RETIREMENT Florilegium Urbanum

Keywords: medieval King's Lynn maintenance contracts food clothing accommodations rent widows
Subject: Private contract for maintenance in retirement
Original source: Norfolk Record Office, King's Lynn archives, KL/C10/1, f.105
Transcription in: Holcombe Ingleby, ed., The Red Register of King's Lynn, vol.1 (1919), p.222-23.
Original language: Latin
Location: King's Lynn
Date: 1359


This indenture, made at Lynn on 7 January 1359 between Thomas Reynald skinner of Lynn and Alice widow of William de Glosbrigge formerly a burgess of Lynn, witnesses that even though Thomas and William de Pountfreit skinner, burgess of Lynn, recently through a certain document made a life grant to Alice of an annual rent of 104s., due from a tenement owned by them in Briggate street, Lynn – as is detailed in that same document – Alice, however, wishes and (by this indenture) grants for herself and her assigns that the previous document, which is and shall remain in the custody of the mayor and alderman of Lynn in the town's common chest, shall not be put into effect or enforced while the conditions set out in this indenture are being fulfilled, but after the death of Alice shall be surrendered to Thomas or his executors or assigns.

[Those conditions being that] Thomas and [after his death] his executors provide Alice, for the rest of her life, at the appropriate times with food and drink in sufficient quantity and of the same quality that Thomas provides for himself and his wife. And that Thomas or his executors give Alice each year at Easter a fur-lined hooded coat, a new single-coloured tunic of woollen cloth, a new robe of blanket cloth, two new linen smocks, a new pair of gloves suitable to Alice, and three pairs of shoes. And that he or they ensure Alice always is supplied with a complete bed suitable to her status with four linen sheets, and with candles and heating materials as often and in as much quantity as she needs. Also that Thomas or his executors provide Alice for life with a chamber suitable to her status, with free passage in and out for herself and others whom she may wish to bring there, together with the service of one of Thomas' maids whenever Alice has need, be it day or night. And he or they shall pay to Alice, at whatever time she demands it, £2.13s.4d.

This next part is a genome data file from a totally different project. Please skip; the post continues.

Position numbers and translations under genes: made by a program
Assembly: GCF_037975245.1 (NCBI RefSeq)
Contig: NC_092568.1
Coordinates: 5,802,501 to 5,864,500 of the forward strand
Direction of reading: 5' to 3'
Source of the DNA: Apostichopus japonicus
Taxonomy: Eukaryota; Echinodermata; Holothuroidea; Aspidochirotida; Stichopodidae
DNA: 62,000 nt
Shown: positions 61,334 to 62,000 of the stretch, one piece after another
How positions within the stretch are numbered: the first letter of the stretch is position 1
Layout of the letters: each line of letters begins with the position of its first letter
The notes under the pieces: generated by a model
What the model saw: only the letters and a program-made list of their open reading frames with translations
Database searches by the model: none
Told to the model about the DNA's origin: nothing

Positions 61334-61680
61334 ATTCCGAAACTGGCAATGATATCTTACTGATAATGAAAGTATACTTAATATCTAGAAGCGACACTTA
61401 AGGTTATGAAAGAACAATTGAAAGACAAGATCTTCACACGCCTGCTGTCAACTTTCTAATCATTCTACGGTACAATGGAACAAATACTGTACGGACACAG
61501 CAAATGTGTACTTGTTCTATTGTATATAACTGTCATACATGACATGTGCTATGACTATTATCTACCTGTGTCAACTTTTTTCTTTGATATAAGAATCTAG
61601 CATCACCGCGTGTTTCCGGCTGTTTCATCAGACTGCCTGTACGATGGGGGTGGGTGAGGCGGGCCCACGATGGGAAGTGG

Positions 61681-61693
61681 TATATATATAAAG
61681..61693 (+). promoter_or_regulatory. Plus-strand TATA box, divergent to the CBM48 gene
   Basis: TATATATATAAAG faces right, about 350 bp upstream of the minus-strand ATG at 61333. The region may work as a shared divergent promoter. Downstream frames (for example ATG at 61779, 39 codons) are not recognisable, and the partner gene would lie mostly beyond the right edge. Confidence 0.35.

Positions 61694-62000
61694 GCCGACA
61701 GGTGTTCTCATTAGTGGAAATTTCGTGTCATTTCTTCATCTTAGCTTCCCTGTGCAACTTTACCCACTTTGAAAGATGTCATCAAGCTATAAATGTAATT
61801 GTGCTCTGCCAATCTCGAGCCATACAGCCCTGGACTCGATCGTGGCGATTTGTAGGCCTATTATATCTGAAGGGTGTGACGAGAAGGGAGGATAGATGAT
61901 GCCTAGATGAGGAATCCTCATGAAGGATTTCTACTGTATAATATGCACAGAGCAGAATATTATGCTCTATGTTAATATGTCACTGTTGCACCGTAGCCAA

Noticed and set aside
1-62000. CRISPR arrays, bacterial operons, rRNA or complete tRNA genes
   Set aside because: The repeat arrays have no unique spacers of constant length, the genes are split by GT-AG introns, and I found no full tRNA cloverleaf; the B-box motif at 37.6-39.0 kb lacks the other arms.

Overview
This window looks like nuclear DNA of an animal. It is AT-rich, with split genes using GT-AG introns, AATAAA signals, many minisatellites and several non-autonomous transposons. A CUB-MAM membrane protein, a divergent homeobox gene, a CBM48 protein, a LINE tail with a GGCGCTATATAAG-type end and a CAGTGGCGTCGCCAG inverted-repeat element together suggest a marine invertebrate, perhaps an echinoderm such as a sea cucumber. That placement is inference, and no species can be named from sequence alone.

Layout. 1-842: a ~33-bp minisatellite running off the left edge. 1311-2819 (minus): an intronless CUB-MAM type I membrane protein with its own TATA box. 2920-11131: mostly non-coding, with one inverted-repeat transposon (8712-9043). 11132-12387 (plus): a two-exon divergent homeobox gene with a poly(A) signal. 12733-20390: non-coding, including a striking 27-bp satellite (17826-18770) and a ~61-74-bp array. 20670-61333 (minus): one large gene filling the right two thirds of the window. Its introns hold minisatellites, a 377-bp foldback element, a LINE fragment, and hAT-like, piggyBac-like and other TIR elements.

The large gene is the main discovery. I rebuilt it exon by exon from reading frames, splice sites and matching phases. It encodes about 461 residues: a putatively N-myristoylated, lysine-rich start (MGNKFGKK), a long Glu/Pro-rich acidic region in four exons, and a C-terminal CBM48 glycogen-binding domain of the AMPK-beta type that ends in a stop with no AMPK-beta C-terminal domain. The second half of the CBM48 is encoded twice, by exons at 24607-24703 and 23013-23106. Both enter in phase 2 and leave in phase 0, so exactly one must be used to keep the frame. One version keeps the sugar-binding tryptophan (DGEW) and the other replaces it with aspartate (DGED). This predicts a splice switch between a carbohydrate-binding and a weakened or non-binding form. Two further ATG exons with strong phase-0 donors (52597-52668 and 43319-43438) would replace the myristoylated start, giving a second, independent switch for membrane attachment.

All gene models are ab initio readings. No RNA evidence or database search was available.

Thomas wishes and grants for himself, his heirs, executors and assigns, that if it should happen that he or his executors default in fulfilling any of these arrangements with Alice then the aforesaid document concerning the annual rent shall have force, be put into effect in all regards, and may be delivered to Alice. In witness to which agreement the parties have affixed their seals to the indenture.


William de Glosbrigge was not in the first rank of citizens, but apparently of some status, judging from the retirement expectations of his wife. In a deed of May 1335, he too is identified as a skinner. I conjecture that Reynald and Pountfreit may have been his executors, friends/feoffees, or even sons-in-law, and that the arrangement negotiated by Alice was to exchange a rent inherited from her husband (as dower right) for the lodging, food, clothing and other necessaries specified in the indenture. This would save her the bother of having the collect the rent – with all the risk of taking legal proceedings in the case of rent in arrears – while Reynald's incentive was to supply Alice with her annual needs for under the 104s., in order to make a profit. The document acknowledging the rent as due Alice served as a bond to guarantee fulfillment of the terms of the maintenance arrangements. It appears that Alice was to lodge with Reynald for the rest of her life.